Cassigerinella chipolensis


Classification: pf_cenozoic -> Guembelitrioidea -> Cassigerinellidae -> Cassigerinella -> Cassigerinella chipolensis
Sister taxa: C. chipolensis, C. eocaenica, C. sp.,

Taxonomy

Citation: Cassigerinella chipolensis (Cushman & Ponton 1932)
Rank: Species
Basionym: Cassidulina chipolensis
Synonyms:

(Note: in this synonymy list we focus on Oligocene occurrences and taxonomically important works)

Taxonomic discussion:

This species has been widely recognized in the literature under the name Cassigerinella chipolensis (Cushman and Ponton). However it was probably first described as long ago as 1857 as Cassidulina globulosa Egger. Egger (1857) illustrated a specimen in three views and also provided an interpretative sketch of the irregular chamber arrangement. Although he did not provide a scale, he noted that test size ranges up to 250 µm. As pointed out by Pokorný (1955:138) the specimen illustrated by Egger is undoubtedly referable to Cassigerinella (Plate 18.1, Fig. 1). Rögl (1985:319) suggested that Egger’s taxon is specifically distinct from chipolensis, being distinguished by its more compressed, ovate chambers, and in making this distinction he was followed Premoli Silva and Spezzaferri (1990) and Spezzaferri (1994) (see discussion below under Cassigerinella eocaenica). However, the evidence for this morphological distinction is unclear either in Egger’s type illustrations or on the small additional illustrations of specimens from Bavaria provided by Rögl (1985). In the taxonomy presented here, and following Huber and others (2006), the more compressed morphotypes of Cassigerinella are assigned instead to C. eocaenica. We regard globulosa as a probable prior synonym of chipolensis, but we note that Egger’s specimen is lost and nomenclatorial stability is best served by regarding it as nomen dubium non conservandum. We note also that Egger’s identification has often been erroneously recorded as being from 1957, and the illustrations are on plate 7, not plate 11 of his work as has generally been reported. [Pearson et al. 2018]

Pokorný (1955) distinguished his species boudecensis (the type species of Cassigerinella) from chipolensis on the basis of its supposed pustulose wall texture. Various authors have maintained this distinction (e.g., Rögl, 1985; Li, 1986) but others have combined the two taxa. Pokorný himself, in a personal communication reported by Blow and Banner (1962:83), said that boudecensis was “probably conspecific with chipolensis”; others who have combined the taxa are Blow and Banner (1962), Cordey (1968), Jenkins (1971), Raju (1971), Saito and Biscaye (1977), Blow (1979), Li and McGowran (1996), Huber and others (2006), and Pearson and Wade (2009). Note that while Li (1986) upheld the distinction, in a later work (Li and McGowran, 1996) he subsumed the two species into one. Huber and others (2006:485) pointed out that the distinction is hard to maintain with the light microscope and has never been proven to be of stratigraphic value. Pearson and Wade (2009:198) argued that the degree of pustule development was a variable feature on individual tests, among populations, and between localities, making it difficult to sustain the distinction. To further investigate this issue we have obtained a population of ~40 topotype specimens from the type locality of boudecensis and examined a number of them in SEM. We find the degree of pustule development to be quite variable even in this material, with some nearly smooth forms and others distinctly pustulose, hence we maintain the species in synonymy (compare Plate 18.1, Figs. 13-16; see also Chapter 15, this volume, Plate 15.3, Figs. 4a-5b). [Pearson et al. 2018]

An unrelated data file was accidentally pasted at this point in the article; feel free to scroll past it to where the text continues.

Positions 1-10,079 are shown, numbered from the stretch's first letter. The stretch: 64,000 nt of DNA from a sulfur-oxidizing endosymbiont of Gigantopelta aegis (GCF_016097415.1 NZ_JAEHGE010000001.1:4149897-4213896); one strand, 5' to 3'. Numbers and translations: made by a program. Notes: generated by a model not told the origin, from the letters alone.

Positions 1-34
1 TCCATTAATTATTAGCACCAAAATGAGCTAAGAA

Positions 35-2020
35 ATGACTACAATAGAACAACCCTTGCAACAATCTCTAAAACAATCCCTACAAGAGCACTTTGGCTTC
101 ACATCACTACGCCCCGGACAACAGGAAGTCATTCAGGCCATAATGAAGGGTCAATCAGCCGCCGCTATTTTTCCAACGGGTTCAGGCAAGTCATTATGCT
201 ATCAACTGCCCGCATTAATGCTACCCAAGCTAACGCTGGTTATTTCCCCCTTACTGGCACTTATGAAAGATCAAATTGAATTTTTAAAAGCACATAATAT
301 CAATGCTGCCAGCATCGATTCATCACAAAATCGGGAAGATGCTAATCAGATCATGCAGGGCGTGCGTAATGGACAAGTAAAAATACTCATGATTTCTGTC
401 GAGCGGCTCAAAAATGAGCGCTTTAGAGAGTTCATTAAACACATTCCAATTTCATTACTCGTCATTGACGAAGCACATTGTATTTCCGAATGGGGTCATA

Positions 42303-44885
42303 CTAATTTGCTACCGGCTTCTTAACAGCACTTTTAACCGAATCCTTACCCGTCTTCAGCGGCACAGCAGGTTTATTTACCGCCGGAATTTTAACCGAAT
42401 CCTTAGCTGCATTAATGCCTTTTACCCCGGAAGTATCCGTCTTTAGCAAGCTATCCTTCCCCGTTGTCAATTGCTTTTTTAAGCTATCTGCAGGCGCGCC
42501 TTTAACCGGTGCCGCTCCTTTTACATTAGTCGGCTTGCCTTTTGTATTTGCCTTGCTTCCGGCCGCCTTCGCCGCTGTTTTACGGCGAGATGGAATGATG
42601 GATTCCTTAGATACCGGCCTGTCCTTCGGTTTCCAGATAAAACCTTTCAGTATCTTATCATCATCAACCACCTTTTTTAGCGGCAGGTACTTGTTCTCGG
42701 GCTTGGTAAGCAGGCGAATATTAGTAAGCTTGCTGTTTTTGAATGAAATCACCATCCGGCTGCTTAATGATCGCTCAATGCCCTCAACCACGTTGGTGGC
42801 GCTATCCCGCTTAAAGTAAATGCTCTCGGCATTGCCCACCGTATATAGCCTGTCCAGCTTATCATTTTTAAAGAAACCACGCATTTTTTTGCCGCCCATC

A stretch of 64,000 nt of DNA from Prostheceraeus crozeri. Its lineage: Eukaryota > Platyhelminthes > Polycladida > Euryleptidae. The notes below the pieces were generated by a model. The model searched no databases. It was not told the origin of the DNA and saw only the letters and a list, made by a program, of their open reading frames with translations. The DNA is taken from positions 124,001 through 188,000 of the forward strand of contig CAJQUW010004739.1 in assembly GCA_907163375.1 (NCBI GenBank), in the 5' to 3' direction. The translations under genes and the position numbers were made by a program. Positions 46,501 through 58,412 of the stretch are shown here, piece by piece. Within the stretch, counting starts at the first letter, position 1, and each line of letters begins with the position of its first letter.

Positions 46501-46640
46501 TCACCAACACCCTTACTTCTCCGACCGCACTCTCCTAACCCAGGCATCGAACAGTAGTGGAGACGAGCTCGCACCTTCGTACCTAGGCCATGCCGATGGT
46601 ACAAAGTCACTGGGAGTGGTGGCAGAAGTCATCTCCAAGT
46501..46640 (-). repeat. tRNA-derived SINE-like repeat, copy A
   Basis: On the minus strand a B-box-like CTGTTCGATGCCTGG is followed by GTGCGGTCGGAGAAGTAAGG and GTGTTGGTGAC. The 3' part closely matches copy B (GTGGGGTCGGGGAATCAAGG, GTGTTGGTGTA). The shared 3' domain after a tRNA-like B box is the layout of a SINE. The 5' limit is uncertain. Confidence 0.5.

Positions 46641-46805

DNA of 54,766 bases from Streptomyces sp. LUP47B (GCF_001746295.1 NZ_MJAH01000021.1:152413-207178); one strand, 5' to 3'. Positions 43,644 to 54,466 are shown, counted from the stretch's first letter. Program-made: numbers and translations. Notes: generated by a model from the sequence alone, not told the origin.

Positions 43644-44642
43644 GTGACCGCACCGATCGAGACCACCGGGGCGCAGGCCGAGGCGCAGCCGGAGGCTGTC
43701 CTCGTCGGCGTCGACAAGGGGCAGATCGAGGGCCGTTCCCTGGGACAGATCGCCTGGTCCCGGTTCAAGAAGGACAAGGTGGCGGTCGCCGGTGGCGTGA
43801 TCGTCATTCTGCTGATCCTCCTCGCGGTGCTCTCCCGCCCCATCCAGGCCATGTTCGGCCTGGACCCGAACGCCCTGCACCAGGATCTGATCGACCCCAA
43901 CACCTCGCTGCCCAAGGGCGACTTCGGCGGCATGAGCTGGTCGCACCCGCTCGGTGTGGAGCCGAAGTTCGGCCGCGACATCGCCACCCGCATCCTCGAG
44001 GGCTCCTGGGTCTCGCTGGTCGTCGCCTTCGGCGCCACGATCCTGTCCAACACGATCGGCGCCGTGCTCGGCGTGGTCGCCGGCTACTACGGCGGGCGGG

Ivanova (1958:57) described a new species Cassigerinella globolocula but did not provide criteria for distinguishing it from other species. Pokorný (in a personal communication reported by Blow and Banner, 1962) indicated that globolocula was “certainly conspecific” with his species boudecensis and hence, in this work, also with chipolensis. Blow (1969:212) suggested that the paratypes of globolocula were referable to Cassigerinella eocaena (sic, = eocaenica) of Cordey but the type material of this species has apparently been lost and we cannot confirm this observation. Ivanova’s illustrations appear to us to fall within the normal range of variation observed in chipolensis. [Pearson et al. 2018]

As noted above, the morphospecies C. chipolensis is distinguished from the other valid species in the genus, C. eocaenica, by being more inflated and globular overall, and slightly larger. The two morphospecies intergrade throughout their combined range, and in the absence of biometric data, it is not at all obvious that these features are consistent through time and diagnose distinct biospecies. We maintain the taxonomic distinction because it seems to have biostratigraphic utility insofar as the C. chipolensis morphospecies is seemingly absent in the Eocene (see discussion below). [Pearson et al. 2018]

Catalog entries: Cassidulina chipolensis, Cassigerinella boudecensis, Cassigerinella globolocula, Cassidulina globulosa

Type images:

Distinguishing features: Like C. eocaenica but test broader and more globular with a planispirally or pseudoplanispirally enrolled coiling mode rather than biserially enrolled.